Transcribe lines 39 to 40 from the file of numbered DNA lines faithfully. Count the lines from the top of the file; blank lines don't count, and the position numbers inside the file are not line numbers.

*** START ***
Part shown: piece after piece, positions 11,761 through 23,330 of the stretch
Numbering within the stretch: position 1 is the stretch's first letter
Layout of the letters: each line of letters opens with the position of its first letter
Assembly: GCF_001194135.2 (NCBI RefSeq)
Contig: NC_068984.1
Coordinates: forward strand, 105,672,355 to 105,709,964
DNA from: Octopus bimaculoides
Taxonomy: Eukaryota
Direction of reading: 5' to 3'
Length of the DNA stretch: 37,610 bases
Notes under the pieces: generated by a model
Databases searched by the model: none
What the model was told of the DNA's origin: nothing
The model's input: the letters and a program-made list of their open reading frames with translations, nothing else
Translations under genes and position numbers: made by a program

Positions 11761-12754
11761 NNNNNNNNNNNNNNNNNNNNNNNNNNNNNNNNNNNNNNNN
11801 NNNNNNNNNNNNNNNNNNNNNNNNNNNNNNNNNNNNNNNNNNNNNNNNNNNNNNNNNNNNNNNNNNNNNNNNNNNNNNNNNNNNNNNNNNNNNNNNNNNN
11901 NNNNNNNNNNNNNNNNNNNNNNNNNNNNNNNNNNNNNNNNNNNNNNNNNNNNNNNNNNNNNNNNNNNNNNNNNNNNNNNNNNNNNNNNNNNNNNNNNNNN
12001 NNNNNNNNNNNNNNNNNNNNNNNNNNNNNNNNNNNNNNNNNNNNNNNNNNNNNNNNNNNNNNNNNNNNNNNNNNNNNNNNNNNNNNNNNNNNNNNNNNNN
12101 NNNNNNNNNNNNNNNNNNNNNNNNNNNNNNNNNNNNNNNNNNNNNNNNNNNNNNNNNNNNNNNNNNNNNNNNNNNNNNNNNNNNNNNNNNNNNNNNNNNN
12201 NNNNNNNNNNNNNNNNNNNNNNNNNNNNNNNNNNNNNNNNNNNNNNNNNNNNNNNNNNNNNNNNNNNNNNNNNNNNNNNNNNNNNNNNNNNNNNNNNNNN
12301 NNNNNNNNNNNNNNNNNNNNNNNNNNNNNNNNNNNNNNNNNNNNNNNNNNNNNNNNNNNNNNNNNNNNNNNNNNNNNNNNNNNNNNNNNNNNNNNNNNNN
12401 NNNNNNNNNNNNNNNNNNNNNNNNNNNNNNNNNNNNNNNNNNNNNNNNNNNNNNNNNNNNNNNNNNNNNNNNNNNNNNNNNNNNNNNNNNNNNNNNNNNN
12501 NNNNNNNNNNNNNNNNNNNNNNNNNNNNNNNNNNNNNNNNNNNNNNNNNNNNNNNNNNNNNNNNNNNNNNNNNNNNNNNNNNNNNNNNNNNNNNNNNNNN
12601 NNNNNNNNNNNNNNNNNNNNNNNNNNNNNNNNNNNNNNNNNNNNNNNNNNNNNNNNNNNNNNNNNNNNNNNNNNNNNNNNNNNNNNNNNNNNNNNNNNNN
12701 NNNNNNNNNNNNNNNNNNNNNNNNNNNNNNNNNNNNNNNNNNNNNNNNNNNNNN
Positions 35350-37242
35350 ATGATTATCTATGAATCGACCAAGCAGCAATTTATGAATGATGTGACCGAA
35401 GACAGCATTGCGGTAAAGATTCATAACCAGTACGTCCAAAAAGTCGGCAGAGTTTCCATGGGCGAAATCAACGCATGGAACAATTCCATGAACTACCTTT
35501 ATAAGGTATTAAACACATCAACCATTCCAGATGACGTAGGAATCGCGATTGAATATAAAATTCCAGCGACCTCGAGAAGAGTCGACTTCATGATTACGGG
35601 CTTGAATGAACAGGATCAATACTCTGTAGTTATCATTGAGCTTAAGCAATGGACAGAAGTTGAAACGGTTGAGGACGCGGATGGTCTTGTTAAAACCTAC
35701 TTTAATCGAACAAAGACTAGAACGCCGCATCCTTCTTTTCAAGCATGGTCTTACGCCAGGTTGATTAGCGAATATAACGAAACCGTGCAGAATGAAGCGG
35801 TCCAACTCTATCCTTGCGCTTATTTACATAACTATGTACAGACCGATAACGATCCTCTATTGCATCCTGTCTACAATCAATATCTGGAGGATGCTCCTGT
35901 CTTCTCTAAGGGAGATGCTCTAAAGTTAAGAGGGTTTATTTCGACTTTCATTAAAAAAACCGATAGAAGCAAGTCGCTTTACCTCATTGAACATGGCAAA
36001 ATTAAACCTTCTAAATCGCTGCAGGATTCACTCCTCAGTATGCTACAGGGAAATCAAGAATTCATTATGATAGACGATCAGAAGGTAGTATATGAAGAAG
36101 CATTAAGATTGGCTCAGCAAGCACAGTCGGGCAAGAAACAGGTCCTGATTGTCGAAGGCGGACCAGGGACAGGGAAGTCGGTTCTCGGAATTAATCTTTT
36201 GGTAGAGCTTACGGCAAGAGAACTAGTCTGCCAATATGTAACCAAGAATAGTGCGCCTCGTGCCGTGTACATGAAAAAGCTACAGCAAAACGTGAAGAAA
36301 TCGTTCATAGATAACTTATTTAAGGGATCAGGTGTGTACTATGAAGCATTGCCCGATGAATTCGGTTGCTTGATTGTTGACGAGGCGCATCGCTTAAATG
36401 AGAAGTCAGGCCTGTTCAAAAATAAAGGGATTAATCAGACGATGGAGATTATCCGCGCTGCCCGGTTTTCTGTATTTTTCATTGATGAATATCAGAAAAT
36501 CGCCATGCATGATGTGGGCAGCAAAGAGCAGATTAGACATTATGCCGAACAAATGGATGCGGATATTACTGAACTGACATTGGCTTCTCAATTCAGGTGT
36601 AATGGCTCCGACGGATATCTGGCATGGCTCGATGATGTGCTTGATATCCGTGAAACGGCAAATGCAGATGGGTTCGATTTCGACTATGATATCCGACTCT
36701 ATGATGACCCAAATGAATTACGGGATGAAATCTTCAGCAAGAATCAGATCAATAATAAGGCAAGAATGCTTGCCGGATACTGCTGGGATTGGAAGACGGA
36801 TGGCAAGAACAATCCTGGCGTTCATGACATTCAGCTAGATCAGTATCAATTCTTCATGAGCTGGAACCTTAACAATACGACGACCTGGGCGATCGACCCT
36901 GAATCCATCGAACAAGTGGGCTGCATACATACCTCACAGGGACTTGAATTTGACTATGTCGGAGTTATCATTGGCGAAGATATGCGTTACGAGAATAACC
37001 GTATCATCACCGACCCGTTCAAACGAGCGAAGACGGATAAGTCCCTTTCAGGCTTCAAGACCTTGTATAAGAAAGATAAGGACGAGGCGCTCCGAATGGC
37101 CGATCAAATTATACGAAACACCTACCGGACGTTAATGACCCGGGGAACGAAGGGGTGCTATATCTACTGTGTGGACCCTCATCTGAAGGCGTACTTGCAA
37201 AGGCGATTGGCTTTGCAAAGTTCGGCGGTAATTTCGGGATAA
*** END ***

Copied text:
36301 TCGTTCATAGATAACTTATTTAAGGGATCAGGTGTGTACTATGAAGCATTGCCCGATGAATTCGGTTGCTTGATTGTTGACGAGGCGCATCGCTTAAATG
36401 AGAAGTCAGGCCTGTTCAAAAATAAAGGGATTAATCAGACGATGGAGATTATCCGCGCTGCCCGGTTTTCTGTATTTTTCATTGATGAATATCAGAAAAT